K-12 Teaching and Learning From the UNC School of Education

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  • Let's become chefs!: The following is designed to teach students the characteristics of a recipe. The characteristics to be taught about this genre are: the step-by-step directions, ingredient words and numerical measures.
  • Make that chocolate sundae!: The student will write detailed directions for making and eating a chocolate sundae. S/he will then create and eat a sundae.
  • Creating a Mini Page: This activity allows students to take their knowledge from previous lessons or research projects and turn it into a newspaper, modeled after the Mini-Page, to share with their classmates. The focus of this activity is not research and writing instruction; rather, it is meant to be used as a culminating activity.

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Students will practice reading comprehension skills by reading recipes from the Rookie Cookie’s Goodies Mini Page and answering questions. This can be used to teach students how to read a recipe or may simply be used as a bell ringer activity. There are four recipe handouts included.

Learning outcomes

Students will:

  • learn how to read a recipe.
  • determine the main idea of a text.
  • make inferences from a text.

Teacher planning

Time required

One hour for a full lesson


  • Computer with internet connected to a multimedia projector
  • Access to the Rookie cookie’s Goodies Mini Page
  • Copies of the recipe reading passages of your choosing (listed below) — one per student


Spice cookies reading passage
This is the recipe for spice cookies and the accompanying questions. This document contains an answer key.
Open as PDF (1 MB, 4 pages)
French toast reading passage
This is the recipe for french toast and the accompanying questions. This document contains an answer key.
Open as PDF (581 KB, 4 pages)
Pizza cookie recipe reading passage
This is the recipe for a holiday pizza cookie and the accompanying questions. This document contains an answer key.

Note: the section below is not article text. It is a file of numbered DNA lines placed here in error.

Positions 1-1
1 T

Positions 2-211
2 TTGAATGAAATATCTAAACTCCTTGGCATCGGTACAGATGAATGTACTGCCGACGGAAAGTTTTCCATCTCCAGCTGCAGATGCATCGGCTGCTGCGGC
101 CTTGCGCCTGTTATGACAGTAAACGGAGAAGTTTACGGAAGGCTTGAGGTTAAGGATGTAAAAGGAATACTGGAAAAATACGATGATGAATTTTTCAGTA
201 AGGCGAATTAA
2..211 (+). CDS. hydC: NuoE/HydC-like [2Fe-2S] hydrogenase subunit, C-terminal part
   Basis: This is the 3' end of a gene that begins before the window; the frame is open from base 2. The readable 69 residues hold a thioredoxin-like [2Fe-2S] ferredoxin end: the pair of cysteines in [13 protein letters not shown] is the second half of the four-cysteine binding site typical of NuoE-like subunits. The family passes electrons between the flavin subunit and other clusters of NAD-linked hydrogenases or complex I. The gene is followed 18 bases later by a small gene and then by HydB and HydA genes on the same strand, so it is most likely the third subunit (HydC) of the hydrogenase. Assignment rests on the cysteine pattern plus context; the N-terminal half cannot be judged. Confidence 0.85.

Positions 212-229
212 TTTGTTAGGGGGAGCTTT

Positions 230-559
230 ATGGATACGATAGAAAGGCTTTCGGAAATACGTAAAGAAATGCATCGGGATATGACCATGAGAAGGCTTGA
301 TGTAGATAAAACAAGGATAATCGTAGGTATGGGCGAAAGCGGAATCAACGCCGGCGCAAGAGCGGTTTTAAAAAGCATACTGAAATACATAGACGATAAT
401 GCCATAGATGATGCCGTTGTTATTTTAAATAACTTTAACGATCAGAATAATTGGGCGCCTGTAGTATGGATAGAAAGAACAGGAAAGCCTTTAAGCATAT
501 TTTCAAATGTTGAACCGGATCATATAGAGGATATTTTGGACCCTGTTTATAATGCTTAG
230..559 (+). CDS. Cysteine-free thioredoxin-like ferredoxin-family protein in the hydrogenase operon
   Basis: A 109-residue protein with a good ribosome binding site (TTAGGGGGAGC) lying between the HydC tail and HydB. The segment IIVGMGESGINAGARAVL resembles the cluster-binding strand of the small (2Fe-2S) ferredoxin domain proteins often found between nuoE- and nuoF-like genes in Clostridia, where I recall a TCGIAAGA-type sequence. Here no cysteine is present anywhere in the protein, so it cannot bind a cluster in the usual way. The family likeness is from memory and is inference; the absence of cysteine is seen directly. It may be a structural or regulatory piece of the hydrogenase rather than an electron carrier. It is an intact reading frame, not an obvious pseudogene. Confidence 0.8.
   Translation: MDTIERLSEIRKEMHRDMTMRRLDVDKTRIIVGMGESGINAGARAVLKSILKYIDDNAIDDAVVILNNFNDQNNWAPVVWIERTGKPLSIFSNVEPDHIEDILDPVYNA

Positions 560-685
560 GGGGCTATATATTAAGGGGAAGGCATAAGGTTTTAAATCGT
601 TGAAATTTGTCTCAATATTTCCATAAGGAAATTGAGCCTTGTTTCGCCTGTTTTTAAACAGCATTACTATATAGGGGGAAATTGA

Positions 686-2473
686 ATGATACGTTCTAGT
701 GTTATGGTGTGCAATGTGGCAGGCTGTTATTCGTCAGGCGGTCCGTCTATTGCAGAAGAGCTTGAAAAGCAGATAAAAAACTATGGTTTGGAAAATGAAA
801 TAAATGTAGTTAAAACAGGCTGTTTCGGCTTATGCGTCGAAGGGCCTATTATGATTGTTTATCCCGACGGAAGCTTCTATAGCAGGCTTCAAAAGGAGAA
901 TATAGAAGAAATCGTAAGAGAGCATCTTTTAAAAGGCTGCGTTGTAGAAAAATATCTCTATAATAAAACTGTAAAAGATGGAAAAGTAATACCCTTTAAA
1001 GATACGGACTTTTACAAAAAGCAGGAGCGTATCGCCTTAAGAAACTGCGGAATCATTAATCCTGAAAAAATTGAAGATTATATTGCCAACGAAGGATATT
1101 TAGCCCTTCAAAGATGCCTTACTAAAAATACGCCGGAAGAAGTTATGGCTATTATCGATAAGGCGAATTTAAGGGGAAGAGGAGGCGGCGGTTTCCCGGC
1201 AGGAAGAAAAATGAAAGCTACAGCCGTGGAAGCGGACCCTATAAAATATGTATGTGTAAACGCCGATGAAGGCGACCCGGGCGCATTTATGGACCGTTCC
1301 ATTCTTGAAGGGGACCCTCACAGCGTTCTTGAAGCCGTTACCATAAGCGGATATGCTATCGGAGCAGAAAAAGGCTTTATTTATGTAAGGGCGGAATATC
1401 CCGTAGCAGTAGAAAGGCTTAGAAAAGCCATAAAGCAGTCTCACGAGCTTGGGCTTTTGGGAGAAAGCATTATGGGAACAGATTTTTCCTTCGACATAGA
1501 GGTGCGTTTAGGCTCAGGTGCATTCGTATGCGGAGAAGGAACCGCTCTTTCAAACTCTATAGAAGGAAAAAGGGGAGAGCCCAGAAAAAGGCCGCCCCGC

Open as PDF (568 KB, 4 pages)
Latke recipe reading passage
This is the recipe for latkes and the accompanying questions. This document contains an answer key.
Open as PDF (573 KB, 4 pages)


  1. To prepare students, first explain that they will be reading recipes to answer reading questions.
  2. Explain to students that before they begin working on their own, they will practice reading a recipe as a class.
  3. Ask students if they have ever read a recipe. If they have not, go to step four. If yes, ask what a recipe includes, and write their answers on the board (e.g., ingredients, directions, oven temperature, etc.). Explain to students that you will now look at a recipe and see if they missed anything.
  4. Project page one of the Rookie cookie’s Goodies Mini Page, and direct students’ attention to the “Cheese Tea Biscuits” recipe.
  5. Have students read aloud the different sections of the recipe.
  6. Ask students to point out the different parts of the recipe and to describe what information these parts provide. If you have a whiteboard, you may ask students to write the names of the parts on the board that they came up with (e.g., ingredients, directions, number of servings, etc.). It is not necessary for the students to know exact vocabulary or terms for parts of the recipe, just that they know where to find the information.
  7. Project one of the recipe reading passages. Have student volunteers read the recipe. Go over the questions together and answer any questions.
  8. Pass out copies of the worksheet(s) you would like your students to work on. Instruct students to begin working. Circulate around the room to monitor and assist students as necessary.


Check that students answer the questions on the handout correctly.

Critical vocabulary

food items needed to make the recipe
serving size
how many people the recipe will feed

Supplemental information

EOG Reading Sample Items
This fourth grade reading sample provides extra practice with reading recipes.


These activities have been specifically designed to help prepare students for North Carolina’s fourth grade EOG test.

  • Common Core State Standards
    • English Language Arts (2010)
      • Reading: Informational Text

        • Grade 4
          • 4.RIT.1 Refer to details and examples in a text when explaining what the text says explicitly and when drawing inferences from the text.
          • 4.RIT.3 Explain events, procedures, ideas, or concepts in a historical, scientific, or technical text, including what happened and why, based on specific information in the text.